So you think it’s the right marketing or philosophical choice to be a “green” cleaning company, but how do you know that the “green” products you use are
· effective at actually cleaning—removing contaminants?
· proven disinfectants—killing and/or removing 99.9% of specific bacteria and germs (keep in mind that the EPA will not register a disinfectant calling itself “green”)
· safe for cleaning technicians to use, homeowners to breath, pets and children to be near, and for the environment when washed down the drain or off-gassed into the air
· green in any way—reducing waste and pollution through the entire manufacturing and delivery process, using less water to effectively clean and disinfect (that when using “traditional” products)
There are a LOT of questions you need to answer for yourself and to be prepared to answer and provide proof for to consumers. A recent survey indicates that saying you’re “green” might get you in more trouble than simply being green and good.
ISSA News March 28, 2012 — Only 44 percent of American consumers trust companies’ green claims, according to a recent Cone Communications survey.
Eight in 10 Americans surveyed don’t believe companies are addressing all of their environmental impacts, reports The Environmental Leader. The report also found that 43 percent of consumers actively seek out environmental information on the products they buy, and 77 percent would boycott a product if misled about its green claims.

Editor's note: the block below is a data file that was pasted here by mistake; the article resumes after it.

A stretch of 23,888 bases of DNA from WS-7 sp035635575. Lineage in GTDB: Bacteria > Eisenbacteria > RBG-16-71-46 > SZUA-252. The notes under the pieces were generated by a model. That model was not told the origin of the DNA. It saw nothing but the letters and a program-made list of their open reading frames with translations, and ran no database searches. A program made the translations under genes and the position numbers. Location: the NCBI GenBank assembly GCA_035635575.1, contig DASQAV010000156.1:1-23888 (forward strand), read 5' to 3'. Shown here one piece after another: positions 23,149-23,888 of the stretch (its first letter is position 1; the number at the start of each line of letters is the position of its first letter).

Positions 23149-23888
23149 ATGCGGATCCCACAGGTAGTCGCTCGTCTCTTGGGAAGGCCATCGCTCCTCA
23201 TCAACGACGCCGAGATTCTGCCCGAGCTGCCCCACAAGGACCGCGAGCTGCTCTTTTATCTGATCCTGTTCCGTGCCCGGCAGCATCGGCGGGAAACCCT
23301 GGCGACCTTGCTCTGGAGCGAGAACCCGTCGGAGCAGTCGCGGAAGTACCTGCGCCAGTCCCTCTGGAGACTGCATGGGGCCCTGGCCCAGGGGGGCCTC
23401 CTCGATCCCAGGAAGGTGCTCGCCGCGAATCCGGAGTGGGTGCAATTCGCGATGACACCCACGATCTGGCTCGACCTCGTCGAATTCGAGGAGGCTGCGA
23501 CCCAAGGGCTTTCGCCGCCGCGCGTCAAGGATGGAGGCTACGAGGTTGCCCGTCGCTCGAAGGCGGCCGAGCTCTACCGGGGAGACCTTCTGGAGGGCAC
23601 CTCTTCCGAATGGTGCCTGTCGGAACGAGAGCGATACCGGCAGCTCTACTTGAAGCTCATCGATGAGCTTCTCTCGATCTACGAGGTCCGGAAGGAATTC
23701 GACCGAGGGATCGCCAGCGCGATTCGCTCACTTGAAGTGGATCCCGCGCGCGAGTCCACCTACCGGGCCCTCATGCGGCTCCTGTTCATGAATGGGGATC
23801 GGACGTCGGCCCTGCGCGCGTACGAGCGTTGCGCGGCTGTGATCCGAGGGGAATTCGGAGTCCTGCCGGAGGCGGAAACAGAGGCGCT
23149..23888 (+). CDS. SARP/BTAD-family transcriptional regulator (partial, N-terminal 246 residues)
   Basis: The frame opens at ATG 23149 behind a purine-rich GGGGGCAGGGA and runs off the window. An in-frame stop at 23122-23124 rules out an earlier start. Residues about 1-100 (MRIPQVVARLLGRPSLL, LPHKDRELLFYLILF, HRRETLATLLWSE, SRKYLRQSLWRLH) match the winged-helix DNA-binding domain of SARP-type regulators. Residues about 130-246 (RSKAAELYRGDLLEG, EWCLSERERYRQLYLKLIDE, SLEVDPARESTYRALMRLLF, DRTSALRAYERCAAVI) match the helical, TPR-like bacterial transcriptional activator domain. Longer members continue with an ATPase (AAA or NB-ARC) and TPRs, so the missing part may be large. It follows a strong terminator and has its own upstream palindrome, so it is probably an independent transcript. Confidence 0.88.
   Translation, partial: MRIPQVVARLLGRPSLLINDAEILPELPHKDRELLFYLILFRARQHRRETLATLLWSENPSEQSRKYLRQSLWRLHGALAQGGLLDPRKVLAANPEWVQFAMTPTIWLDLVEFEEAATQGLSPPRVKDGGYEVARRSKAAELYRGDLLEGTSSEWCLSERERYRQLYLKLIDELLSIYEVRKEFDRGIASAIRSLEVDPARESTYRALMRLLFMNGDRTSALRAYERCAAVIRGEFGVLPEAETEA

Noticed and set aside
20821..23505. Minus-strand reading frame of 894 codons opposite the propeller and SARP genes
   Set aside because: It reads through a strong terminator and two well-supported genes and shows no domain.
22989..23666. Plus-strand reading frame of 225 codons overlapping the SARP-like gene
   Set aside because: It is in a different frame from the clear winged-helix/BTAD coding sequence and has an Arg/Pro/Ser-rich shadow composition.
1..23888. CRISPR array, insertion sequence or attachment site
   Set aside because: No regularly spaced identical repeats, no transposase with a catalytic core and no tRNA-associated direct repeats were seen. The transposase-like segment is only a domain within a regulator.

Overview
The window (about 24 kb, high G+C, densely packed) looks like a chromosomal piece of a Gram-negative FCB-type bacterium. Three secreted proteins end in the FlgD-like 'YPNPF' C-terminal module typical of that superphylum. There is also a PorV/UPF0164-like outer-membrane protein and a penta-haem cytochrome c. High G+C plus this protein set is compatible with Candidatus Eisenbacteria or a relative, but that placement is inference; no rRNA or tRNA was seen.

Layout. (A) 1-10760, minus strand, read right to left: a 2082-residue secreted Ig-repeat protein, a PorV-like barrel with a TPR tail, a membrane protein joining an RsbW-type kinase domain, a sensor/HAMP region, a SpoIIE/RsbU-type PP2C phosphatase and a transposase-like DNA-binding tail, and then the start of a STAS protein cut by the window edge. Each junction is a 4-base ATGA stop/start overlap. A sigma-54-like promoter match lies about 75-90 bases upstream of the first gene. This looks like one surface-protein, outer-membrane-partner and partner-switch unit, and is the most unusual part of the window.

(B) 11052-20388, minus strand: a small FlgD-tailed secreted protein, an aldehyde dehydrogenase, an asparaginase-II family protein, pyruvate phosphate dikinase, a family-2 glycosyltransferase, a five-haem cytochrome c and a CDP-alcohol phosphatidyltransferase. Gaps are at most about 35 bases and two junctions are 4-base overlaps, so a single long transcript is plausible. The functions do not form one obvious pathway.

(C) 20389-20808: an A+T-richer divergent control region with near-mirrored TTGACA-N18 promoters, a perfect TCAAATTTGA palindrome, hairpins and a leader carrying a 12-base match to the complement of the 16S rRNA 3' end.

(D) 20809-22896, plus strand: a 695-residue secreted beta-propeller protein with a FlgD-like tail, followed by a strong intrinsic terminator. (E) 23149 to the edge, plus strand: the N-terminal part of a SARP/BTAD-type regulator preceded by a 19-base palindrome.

Consumers Don’t Trust Green Product Claims, Survey Says
Eight in ten Americans don’t believe companies are addressing all of their environmental impacts, and only 44 percent trust companies’ green claims, according to research by Cone Communications.
This skepticism may affect sales. In fact, as many as 77 percent would be willing to boycott if misled, according to the 2011 Cone Green Gap Trend Tracker.
Some 43 percent of consumers actively seek out environmental information on the products they buy, according to the survey. When purchasing an environmental product, 81 percent are likely to be swayed by an ecolabel such as Energy Star or WaterSense. And 80 percent would choose a product if its packaging featured specific data detailing, for instance, how much plastic was saved over an earlier version.
Environmental imagery on packaging, such as a mountain ranges or trees, would sway 44 percent of consumers, the survey says.
In general, green consumers are getting more savvy about products’ environmental claims. In this year’s survey just 36 percent of consumers thought that products labeled “environmentally friendly” have a positive impact on the environment – rather than just being less damaging than non-green products. This figure is down from 41 percent in 2011 and 48 percent in 2010.
Some 42 percent of Americans have been discouraged from buying a green product because they believed it cost more than the traditional product, and a third believed the environmentally preferred product would not be of equal quality, the survey says.